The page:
AF: So how does being a DJ differ from all your other art forms or what do you think makes it unique in comparison to all the other things you do? I feel like I’m just reiterating this question again but I just wanna know what your perspective is.
CD: I’ve been doing that one the longest and it’s the one I feel the most comfortable with but it’s taught me a lot. I don’t know how that makes any sense, in my mind it still doesn’t make any sense but DJing has taught me a lot of lessons, life skills. It really did teach me how to be an adult. I started DJing when I was 14, I’m 24 now. I know it’s been literally a lot of my life almost half of my life at this point. Everything else has fallen into place. Ten years is a long time (chuckles).
AF: So you answered, how did you first get involved in music? You answered it so…
CD: No, actually that’s a different story.
AF: Oh okay, I wanna hear that then!
CD: I honestly don’t know the very beginning of it but when I was a kid, I remember we had a drum set that I sucked terribly at. I was playing clarinet as a kid and then from there I went to playing the piano, I had an electronic keyboard and I really wanted to learn songs but I didn’t want to just watch and do it. So I sat down and taught myself how to read music and from there on I went to playing guitar, electric guitar, in high school I played a lot of different instruments in band. Orchestra, symphonic, everything. I just wanted to learn as much as I could and I started beginning into music production and then from there on DJing. I didn’t really take it seriously until I was in high school. Learning how to read music and in a music library we see it as cues and we can organize it as musical cues and how they sound and when you get to make songs that way, it sounds so much better. So I’ve always been into music but now I’m kinda glad I learned the basics cuz now I understand sound. Instead of how normal people hear it, I hear it with a different ear and it kinda goes hand in hand into what I’m doing now, managing artists, working with artists in the studio, if I hear something’s wrong or somebody’s vocals isn’t hitting the note or the song on the right key, I fix that. We work together, again, I’m kinda glad that I’ve learned the basics but I’ve always been doing music for a long time.
AF: What high school did you go to?
CD: I actually went to Muchin College Prep, a charter school downtown, you heard of it?
AF: Yeah! I work downtown so I see students with their uniforms.
CD: I think they cut the music program but it was good while it lasted.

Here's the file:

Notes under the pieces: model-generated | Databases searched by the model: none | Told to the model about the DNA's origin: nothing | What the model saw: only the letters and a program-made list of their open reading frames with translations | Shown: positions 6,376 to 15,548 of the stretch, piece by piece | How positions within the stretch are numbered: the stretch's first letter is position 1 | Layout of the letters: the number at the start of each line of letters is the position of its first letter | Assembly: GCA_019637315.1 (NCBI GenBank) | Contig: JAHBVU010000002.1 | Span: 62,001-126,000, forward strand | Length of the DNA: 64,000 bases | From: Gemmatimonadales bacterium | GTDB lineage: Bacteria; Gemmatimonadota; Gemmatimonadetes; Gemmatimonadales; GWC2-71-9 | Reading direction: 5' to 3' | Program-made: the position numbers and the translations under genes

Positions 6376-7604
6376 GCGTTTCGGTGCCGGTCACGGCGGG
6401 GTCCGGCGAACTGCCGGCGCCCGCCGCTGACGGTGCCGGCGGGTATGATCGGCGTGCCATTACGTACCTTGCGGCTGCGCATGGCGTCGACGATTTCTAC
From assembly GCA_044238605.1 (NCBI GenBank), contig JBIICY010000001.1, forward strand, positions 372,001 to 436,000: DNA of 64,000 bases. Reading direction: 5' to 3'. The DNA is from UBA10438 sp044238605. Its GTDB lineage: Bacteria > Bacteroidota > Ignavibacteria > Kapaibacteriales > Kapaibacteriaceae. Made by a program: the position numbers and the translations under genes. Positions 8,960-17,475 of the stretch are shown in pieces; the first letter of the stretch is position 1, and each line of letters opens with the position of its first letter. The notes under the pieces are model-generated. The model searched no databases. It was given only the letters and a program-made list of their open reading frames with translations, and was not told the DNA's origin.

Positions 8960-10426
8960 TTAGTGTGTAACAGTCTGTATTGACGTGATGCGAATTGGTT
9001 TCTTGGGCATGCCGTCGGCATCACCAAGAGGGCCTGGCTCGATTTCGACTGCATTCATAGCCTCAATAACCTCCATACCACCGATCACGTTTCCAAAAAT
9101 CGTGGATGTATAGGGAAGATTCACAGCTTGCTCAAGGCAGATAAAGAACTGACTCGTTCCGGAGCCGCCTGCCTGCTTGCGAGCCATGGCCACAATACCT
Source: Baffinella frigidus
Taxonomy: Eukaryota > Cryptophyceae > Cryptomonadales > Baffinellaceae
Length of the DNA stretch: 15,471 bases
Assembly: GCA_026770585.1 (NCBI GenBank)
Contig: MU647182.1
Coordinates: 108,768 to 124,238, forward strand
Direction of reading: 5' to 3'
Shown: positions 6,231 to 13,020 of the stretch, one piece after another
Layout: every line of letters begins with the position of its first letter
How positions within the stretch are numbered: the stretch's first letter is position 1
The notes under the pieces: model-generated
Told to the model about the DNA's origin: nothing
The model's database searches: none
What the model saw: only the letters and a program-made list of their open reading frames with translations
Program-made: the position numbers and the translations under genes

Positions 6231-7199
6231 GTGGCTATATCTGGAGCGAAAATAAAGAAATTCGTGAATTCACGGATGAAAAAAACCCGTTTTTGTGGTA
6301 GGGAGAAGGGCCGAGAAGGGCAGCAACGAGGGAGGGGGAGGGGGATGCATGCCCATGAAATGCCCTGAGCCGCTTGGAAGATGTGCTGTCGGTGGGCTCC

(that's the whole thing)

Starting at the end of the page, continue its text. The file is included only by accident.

AF: Aww, that sucks. So this is where I wanted to start to shift topics to talking about Brighton Park, so the neighborhood you grew up in, the neighborhood I grew up in. So what are your thoughts and is there anything you wish you knew about it?
CD: Yeah, so I went to Shields for elementary school and then I went to McKinley Park after 4th grade and McKinley was one of the best schools that I could have went to. I’m still really good friends with a lot of people that I met there even though we were not in the same class or the same grade, 15 years is a long time to be friends with someone. You know, that’s a blessing for me, especially in Brighton Park. It’s a lot of gang members, people don’t live to graduate high school. It’s one of those communities where people just overlook just because it’s in the middle of Midway and Pilsen, so it’s not a big name community or something. There’s also not a lot of tools or resources for the people there, a lot of people are poor or in the middle class. Like I said, it’s often overlooked. People don’t have educational opportunities like everybody else. I’m proud of being from there but it can always get better. This is why I volunteer in the community, try and do the best that I can because somebody’s gotta do it, right? I’ve been there all my life.
AF: So you were talking about House of Sol earlier, and I did notice on your website that you’re the organizer of it, and that belongs to Fiesta del Sol. Are there any projects that you’re working on at Brighton Park that are similar to that or would you like to have something in Brighton Park similar to that?
CD: I just graduated from UIC in May, but an end goal, not really an end goal, but something down the line that I wanna do is create a nonprofit that has to do with management, music, and youth or anybody from underprivileged communities. I’ve been working in Pilsen for a few years, I did some work in Humboldt Park but I do wanna do something that helps Brighton Park and McKinley Park. You know, there’s not a lot of things for people to get help in, to reach out to, and I’d like to be one of those people. Like I said, I’ve been there all my life to this day so it’s just one of those things that got my feet wet, got me to experience how it is running these things and of course thanks to the team that helps me run that. It’s just one small part of what I really wanna do but yeah of course down the line for sure. There’s a lot of broken things in Brighton Park that need a lot of help in especially in the political world so that’s why I definitely want to dive in.